In my open source software project, I call the gcc atomic builtins: __sync_add_and_fetch and __sync_sub_and_fetch to implement atomic increments and decrements on certain variables. I periodically get an email from someone trying to compile my code, but they get the following linker error:
refcountobject.cpp:(.text+0xb5): undefined reference to `__sync_sub_and_fetch_4' refcountobject.cpp:(.text+0x115): undefined reference to `__sync_add_and_fetch_4'
After some digging, I narrowed down the root cause to the fact that their older version of gcc (4.1) defaults to a target architecture of i386. And evidently, gcc doesn't actually have an intrinsic for atomic addition on 80386, so it implicitly injects an undefined __sync_add_and_fetch_4 call in it place. A great description of how this works is here.
The easy workaround, as discussed here, is to tell them to modify the Makefile to append -march=pentium as one of the compiler flags. And all is good.
So what's the long term fix so users don't have to manually fix the Makefile?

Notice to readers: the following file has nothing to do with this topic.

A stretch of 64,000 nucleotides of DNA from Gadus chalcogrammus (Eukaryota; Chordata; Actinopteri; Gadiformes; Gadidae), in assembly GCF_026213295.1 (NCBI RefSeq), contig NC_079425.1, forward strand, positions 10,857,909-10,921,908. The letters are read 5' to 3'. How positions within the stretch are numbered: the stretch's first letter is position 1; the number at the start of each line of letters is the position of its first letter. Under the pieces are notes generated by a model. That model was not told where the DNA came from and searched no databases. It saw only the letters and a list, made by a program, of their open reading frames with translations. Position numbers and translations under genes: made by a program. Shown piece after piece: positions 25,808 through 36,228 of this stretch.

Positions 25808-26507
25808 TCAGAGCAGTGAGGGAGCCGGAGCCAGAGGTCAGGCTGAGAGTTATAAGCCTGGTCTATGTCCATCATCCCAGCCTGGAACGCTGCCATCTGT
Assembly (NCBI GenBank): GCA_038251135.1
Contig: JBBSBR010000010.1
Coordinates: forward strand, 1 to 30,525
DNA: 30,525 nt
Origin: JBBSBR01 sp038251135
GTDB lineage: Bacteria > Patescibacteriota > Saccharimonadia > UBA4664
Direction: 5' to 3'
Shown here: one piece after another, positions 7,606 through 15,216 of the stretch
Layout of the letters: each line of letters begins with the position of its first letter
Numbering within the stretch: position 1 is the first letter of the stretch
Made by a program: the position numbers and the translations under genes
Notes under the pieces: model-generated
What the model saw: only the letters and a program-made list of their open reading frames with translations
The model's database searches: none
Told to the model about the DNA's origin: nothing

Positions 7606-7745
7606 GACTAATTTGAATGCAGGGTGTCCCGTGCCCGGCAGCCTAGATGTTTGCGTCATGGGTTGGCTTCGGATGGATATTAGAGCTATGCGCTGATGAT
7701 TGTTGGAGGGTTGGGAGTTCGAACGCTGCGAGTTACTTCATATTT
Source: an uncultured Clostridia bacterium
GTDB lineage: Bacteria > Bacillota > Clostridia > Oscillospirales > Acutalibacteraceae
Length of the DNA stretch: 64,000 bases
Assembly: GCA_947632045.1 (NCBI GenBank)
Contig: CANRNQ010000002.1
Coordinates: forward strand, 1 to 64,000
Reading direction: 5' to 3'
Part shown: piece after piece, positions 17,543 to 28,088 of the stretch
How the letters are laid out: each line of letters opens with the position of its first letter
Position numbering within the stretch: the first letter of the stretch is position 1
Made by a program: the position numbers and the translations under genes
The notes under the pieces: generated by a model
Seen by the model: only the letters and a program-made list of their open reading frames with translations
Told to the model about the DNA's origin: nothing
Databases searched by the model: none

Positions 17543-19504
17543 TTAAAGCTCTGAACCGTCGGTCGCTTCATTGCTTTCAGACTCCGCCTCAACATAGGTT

I am considering a few ideas:
I don't want to hardcode -march=pentium as a compiler flag into the Makefile. I'm guessing that will break on anything that isn't Intel based. But I could certainly could add it if the Makefile had a rule to detect that the default target was i386. I'm thinking about having a rule in the Makefile that is a script that calls gcc -dumpmachine and parses out the first triplet. If the string is i386, it would add the compiler flag. I'm assuming no one will be actually be building for 80386 machines.
The other alternative is to actually supply an implementation for __sync_add_and_fetch_4 for the linker to fall back on. It could even be compiled conditionally based on the presence of GCC_HAVE_SYNC_COMPARE_AND_SWAP macros being defined. I prototyped an implementation with a global pthread_mutex. Likely not the best performance, but it works and resolves the issue nicely. A better idea might be to write the inline assembly myself to call "lock xadd" for the implementation if compiling for x86.